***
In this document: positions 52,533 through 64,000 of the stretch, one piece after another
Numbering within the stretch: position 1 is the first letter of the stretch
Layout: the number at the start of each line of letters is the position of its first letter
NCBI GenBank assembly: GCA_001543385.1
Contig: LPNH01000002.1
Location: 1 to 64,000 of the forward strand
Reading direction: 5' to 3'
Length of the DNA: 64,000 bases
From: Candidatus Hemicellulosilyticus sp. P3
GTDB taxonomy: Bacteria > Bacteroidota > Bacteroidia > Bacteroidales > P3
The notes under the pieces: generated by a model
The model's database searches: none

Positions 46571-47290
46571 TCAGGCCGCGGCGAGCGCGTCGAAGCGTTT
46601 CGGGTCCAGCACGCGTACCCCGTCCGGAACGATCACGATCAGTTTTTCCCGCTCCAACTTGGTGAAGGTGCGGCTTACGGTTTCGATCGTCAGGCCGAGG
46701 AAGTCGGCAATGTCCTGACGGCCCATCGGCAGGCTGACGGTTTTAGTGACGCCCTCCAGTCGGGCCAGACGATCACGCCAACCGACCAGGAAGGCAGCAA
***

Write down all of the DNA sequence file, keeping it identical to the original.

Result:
In this document: positions 52,533 through 64,000 of the stretch, one piece after another
Numbering within the stretch: position 1 is the first letter of the stretch
Layout: the number at the start of each line of letters is the position of its first letter
NCBI GenBank assembly: GCA_001543385.1
Contig: LPNH01000002.1
Location: 1 to 64,000 of the forward strand
Reading direction: 5' to 3'
Length of the DNA: 64,000 bases
From: Candidatus Hemicellulosilyticus sp. P3
GTDB taxonomy: Bacteria > Bacteroidota > Bacteroidia > Bacteroidales > P3
The notes under the pieces: generated by a model
The model's database searches: none

Positions 46571-47290
46571 TCAGGCCGCGGCGAGCGCGTCGAAGCGTTT
46601 CGGGTCCAGCACGCGTACCCCGTCCGGAACGATCACGATCAGTTTTTCCCGCTCCAACTTGGTGAAGGTGCGGCTTACGGTTTCGATCGTCAGGCCGAGG
46701 AAGTCGGCAATGTCCTGACGGCCCATCGGCAGGCTGACGGTTTTAGTGACGCCCTCCAGTCGGGCCAGACGATCACGCCAACCGACCAGGAAGGCAGCAA